If you did study at the University of Ulster (in Magee, Coleraine, Jordanstown or Belfast), then the UU have a networking site to help you keep in touch with people from the time that you complained about having a lecture at 9.15am
Just looking for the whitepaper on Scalable , Multiple Deployments of JBoss Drools? Click here
If you’re 17 or 18, and about to finish 2nd level school, chances are that you want to apply to a 3rd Level College or University. Here in Ireland you get 100 points for each ‘A’ grade in your final school exams (Leaving certificate), 85 points for a ‘B’ grade and so on. You can then use these points to ‘bid’ for your preferred course, with Medical and Legal courses ‘costing’ the most. Think of it as EBay for education, managed by the CAO (Central Applications Office).
Of course, this being a Business Rules post, things are not quite as simple as that. Many courses such as Art and Drama require that you submit a portfolio of work. A lot of courses with strong people skills (e.g. Psychology) require an interview. And from this year, high demand medical courses have additional exams scores (testing for common sense and a personality!). These rules tend to be modified slightly from year to year. All these rules make the process more complex to administer, given that tens of thousands of people apply annually.
17 year olds being 17 year olds, all these applications hit the website in a 2-3 days ‘spike’ before the February 1st deadline. A 2nd spike hits the system in mid August when the actual exam results are published and college places are distributed.
Given that we’re dealing with people’s futures here how would you build the system (a) to process the rules clearly and correctly and (b) to guarantee that every application will processed , no matter how big the spike in workload is?. The current system has legacy issues, and has a history of falling over at critical moments (see stories here and here).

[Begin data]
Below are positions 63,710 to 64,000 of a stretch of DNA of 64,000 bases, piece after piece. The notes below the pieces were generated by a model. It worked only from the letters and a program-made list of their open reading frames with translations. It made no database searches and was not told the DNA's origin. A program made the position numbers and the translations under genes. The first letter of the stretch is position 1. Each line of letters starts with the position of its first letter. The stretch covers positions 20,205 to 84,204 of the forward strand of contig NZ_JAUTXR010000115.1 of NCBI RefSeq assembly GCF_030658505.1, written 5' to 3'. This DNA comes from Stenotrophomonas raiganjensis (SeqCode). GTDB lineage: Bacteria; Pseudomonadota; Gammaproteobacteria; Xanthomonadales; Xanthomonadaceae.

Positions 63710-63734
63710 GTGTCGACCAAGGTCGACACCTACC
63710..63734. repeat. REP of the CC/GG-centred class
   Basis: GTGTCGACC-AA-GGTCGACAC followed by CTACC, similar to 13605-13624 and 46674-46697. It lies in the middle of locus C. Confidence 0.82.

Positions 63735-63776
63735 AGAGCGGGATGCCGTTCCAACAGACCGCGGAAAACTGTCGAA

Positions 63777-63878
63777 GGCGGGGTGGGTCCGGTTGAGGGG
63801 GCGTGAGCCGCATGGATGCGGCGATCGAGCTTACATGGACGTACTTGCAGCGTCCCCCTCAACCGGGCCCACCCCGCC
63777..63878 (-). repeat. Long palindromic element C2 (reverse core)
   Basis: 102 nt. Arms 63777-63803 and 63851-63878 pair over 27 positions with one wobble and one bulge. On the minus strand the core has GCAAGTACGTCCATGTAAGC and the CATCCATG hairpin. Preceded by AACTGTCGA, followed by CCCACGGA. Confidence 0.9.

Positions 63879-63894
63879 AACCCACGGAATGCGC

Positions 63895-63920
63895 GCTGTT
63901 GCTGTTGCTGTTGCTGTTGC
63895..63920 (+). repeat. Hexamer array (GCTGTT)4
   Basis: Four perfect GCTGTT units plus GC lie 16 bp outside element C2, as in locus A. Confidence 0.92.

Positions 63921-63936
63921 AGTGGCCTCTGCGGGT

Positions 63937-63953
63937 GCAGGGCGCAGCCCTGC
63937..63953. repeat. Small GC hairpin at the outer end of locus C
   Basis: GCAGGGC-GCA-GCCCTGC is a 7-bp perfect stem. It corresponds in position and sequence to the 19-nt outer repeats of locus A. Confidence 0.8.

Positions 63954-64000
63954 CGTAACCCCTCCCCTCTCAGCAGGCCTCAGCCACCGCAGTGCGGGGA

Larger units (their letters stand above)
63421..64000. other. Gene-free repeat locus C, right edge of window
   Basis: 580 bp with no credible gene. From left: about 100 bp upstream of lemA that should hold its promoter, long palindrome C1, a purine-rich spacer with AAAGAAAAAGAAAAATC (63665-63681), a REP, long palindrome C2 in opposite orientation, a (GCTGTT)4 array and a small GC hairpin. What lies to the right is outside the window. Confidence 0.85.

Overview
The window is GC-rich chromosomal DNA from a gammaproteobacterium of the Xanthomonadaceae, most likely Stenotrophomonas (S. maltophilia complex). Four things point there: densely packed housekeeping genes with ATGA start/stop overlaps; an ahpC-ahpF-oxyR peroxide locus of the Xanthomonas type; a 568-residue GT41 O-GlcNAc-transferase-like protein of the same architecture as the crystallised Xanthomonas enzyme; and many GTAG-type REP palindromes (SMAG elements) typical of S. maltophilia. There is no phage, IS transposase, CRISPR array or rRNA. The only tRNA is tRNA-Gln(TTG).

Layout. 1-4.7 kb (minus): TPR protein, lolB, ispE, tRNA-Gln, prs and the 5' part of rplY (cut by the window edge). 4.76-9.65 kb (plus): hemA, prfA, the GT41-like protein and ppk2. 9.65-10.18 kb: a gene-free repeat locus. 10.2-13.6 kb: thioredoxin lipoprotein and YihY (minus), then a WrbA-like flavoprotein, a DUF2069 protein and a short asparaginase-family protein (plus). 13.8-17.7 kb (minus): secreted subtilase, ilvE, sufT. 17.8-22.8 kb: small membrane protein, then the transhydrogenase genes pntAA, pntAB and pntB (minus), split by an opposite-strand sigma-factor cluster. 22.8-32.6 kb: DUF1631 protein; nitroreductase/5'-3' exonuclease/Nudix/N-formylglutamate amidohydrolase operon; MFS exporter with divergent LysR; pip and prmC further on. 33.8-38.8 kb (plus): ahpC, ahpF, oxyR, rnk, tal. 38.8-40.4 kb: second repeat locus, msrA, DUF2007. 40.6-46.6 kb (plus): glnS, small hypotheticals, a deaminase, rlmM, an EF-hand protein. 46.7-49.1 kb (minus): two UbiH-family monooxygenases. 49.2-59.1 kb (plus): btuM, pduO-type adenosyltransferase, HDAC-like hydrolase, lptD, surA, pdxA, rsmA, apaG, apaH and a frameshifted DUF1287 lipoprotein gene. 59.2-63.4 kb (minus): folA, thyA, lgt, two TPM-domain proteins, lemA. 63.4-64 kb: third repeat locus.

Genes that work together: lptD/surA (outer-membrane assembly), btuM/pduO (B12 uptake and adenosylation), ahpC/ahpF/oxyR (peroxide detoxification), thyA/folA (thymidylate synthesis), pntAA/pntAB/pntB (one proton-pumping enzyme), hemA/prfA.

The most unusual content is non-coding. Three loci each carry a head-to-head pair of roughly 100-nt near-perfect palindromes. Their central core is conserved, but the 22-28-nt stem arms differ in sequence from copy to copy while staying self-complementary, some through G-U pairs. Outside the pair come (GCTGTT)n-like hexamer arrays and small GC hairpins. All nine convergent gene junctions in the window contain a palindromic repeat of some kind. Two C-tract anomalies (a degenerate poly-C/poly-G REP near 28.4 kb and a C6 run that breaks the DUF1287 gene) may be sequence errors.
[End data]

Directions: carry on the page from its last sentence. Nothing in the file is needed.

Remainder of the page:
Problem A – how to run the course rules clearly and accurately – is a known issue, and can easily be solved using JBoss Drools.
Problem B – how to ensure the website / system is always available can also be solved quite easily : Use JMS to ‘Queue’ requests. At busy times in some call centres, instead waiting ‘musak’ you may get the message ‘ please leave your details and we’ll call you back when you get the head of the queue. BT Ireland do this for their broadband support, and they call you back in the same order that you were waiting. This guarantees that even under large spikes all requests will be handled (eventually), but with no guarantee of when. This is better than the alternative of ‘I’ll hang around online until I get the complete reply’; if the web site falls over; no guarantee when or even if you’ll get a response.
So, how do you put all of these together, perhaps with multiple versions of JBoss Drools (for extra scalability). By complete co-incidence (!) a whitepaper on how to build scalable websites using Drools and JMS messaging is here.